In the US, new and complex regulatory requirements are shaking up the financial regulatory landscape. EY's 2015 Federal Reserve regulatory reporting survey, Regulation now: the new standard and how firms are adapting, reports on the current regulatory reporting practices at 25 of the leading financial institutions.
Firms must consider current and planned initiatives to develop scalable and sustainable solutions that address regulatory changes, including Basel III, Comprehensive Capital Analysis and Review (CCAR) and evolving Federal Reserve Bank financial reporting requirements for banks — including enhanced prudential standards (EPS) for foreign banks operating in the US.
Survey results reveal that institutions subject to Federal Reserve Bank financial reporting requirements are expanding the role of regulatory reporting departments (RRDs) and relying on active involvement from other functions across the organization.
"Despite significant challenges that bank holding companies (BHCs) and foreign banking organizations (FBOs) are facing, firms are adapting to the pace of regulatory change by expanding RRDs, establishing regulatory reporting committees, and seeking ways to automate through vendor solutions. Additionally, in response to increased reporting requirements and other legacy limitations on systems and data, an area of focus for many firms in 2015 is establishing data standards and a central data warehouse — often times through a Chief Data Office," says Anita Bafna, Partner, Ernst & Young LLP.
Based on results of the survey, the primary regulatory reporting challenge faced by institutions continues to include adapting to the pace of regulatory change and more specific challenges related to a number of key organizational and functional areas:
The evolving regulatory landscape continues to stress the need for institutions to report increasingly granular data with greater frequency, challenging organizations to meet this demand while providing high-quality data. This pressure has forced institutions to rethink their organizational structures and operating models in order to facilitate cross-functional cooperation to enable RRDs to keep pace with regulatory reporting needs.
RRDs have expanded to adapt to new reporting requirements and heightened regulatory expectations, but survey respondents reported that hiring resources with sufficient regulatory reporting experience was among their biggest challenges.
Preparing regulatory reports is a cross-functional activity that requires numerous inputs of varying complexity. Survey results reveal that the preparation process currently requires significant time, resources and manual intervention in order to meet regulatory requirements.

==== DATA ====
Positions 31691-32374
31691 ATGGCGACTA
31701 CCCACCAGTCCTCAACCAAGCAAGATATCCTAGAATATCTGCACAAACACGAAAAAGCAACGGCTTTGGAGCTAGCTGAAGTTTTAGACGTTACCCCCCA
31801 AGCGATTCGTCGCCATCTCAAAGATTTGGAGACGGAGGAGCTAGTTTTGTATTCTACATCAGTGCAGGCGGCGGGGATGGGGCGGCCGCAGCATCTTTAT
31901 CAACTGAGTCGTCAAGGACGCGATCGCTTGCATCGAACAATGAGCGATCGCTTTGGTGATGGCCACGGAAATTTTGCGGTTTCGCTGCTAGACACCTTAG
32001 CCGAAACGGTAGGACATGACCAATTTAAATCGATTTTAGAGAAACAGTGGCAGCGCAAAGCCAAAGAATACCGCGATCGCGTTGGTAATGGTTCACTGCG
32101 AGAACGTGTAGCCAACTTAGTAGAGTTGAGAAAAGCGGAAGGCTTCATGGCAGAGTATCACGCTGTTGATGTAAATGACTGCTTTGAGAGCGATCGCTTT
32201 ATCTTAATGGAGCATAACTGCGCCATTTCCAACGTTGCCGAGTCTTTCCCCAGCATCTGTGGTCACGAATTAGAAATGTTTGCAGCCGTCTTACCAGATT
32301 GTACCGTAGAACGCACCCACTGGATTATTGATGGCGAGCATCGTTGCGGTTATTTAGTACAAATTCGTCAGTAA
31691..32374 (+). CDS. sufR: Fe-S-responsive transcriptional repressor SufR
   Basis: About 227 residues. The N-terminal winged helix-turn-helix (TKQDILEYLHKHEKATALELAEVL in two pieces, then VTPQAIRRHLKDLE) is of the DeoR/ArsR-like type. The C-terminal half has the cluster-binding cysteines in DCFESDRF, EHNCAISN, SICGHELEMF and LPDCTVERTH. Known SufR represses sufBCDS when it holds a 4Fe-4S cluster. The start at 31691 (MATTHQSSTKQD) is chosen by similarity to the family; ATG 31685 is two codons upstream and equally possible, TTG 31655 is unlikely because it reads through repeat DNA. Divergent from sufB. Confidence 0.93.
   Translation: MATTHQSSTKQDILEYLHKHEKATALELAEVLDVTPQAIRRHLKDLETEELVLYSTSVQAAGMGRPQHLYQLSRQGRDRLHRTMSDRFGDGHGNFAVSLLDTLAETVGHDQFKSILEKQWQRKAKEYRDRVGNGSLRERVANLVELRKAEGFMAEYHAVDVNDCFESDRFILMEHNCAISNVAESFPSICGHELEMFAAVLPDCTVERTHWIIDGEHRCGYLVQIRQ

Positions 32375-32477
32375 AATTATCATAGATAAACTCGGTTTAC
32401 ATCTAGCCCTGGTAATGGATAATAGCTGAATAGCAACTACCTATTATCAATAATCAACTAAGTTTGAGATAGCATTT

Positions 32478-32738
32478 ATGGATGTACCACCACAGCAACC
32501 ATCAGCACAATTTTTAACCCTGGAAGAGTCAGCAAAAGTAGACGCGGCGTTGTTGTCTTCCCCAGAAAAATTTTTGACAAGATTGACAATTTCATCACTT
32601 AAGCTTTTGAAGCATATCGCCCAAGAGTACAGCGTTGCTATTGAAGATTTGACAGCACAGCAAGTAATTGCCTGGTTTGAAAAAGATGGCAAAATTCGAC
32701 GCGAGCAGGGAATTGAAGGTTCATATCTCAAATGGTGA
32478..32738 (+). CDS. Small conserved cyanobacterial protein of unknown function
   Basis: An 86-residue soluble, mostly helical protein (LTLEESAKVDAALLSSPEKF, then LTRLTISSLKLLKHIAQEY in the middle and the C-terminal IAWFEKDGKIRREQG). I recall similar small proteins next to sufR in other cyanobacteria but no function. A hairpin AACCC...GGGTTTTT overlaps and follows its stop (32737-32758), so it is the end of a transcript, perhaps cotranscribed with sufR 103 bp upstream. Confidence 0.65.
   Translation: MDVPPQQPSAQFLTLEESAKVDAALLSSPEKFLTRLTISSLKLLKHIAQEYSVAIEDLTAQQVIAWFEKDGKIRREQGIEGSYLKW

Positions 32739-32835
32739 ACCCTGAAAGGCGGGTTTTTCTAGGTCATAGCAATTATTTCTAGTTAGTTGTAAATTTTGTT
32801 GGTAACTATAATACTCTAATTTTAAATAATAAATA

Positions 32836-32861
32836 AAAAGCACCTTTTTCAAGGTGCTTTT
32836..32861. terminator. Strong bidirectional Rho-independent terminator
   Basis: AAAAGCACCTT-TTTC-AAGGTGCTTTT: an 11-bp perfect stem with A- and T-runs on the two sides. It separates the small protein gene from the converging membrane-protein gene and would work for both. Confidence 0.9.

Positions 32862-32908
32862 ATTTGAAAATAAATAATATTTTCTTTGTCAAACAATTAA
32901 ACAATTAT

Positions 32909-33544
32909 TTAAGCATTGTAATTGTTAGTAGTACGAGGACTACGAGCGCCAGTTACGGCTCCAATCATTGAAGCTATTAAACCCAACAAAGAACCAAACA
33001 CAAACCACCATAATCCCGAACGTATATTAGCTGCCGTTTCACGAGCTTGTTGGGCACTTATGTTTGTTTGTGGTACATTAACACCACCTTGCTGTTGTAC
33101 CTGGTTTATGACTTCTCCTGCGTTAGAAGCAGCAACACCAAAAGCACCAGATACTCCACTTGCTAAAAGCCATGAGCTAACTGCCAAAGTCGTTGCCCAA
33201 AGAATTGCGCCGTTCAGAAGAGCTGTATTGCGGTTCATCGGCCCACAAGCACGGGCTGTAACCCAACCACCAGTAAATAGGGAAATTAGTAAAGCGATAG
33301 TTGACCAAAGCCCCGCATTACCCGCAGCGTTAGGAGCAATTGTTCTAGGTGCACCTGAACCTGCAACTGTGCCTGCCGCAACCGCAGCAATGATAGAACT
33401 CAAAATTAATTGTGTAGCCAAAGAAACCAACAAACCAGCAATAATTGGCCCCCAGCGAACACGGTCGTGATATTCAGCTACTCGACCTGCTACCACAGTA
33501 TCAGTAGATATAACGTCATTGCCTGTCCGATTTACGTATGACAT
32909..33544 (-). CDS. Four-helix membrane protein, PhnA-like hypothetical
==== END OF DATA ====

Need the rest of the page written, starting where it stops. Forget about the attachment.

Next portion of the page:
As firms attempt a move toward processes that allow more time for high-value activities, such as analytics and review, many are finding that progress is hindered by the pace of regulatory change, system and data integrity issues, staffing/expertise limitations, and the need for continued manual adjustments.
Forty percent of firms surveyed in 2015 indicated that the RRD performs in excess of 500 manual adjustments to regulatory reports. Since 2012, firms have continued to spend greater than 50% of their time preparing regulatory reports versus performing analysis and review.
Data and technology
In the context of rapidly changing Federal Reserve requirements, key data and technology challenges include managing both data infrastructure that incorporates multiple independent sources and systems that support the production of high-quality reconciled data at sufficient levels of granularity.
Although automation of the regulatory reporting process is a key industry initiative, many firms indicated continued reliance on manual processes.
Governance and controls
Regulators are setting increasingly high standards for regulatory reporting, as well as expecting a transparent, controlled and consistent reporting process with sufficient levels of governance and oversight. In addition to meeting quantitative reporting requirements, banks increasingly have been responding to heightened qualitative expectations, including independent verification.
To satisfy Federal Reserve conditions for more granular reporting, finance and risk departments will need to coordinate implementation of a strong governance framework. This will include fostering a culture of accountability and ensuring the effective operation of controls for the end-to-end regulatory reporting process.
Impact of Intermediate Holding Company (IHC) rule
On February 18, 2014, the Federal Reserve finalized rules for foreign banking organizations (FBOs) to implement requirements of Section 165 of the Dodd-Frank Act — namely EPS covering corporate governance, risk-based capital and leverage requirements, capital and liquidity planning. With the finalized rule, the Federal Reserve seeks to achieve enhanced supervision on FBOs’ US subsidiary banks and nonbank subsidiaries, including the required regulatory capital to maintain them.
These EPSs have broad potential implications that require FBOs to implement significant changes across the finance and risk operating models in order to meet new requirements. The rule is not explicit on the application of existing US bank holding company (BHC) regulatory reporting requirements for the IHC. However, the expectation remains that IHCs would be subject to a similar regulatory reporting regime as US BHCs.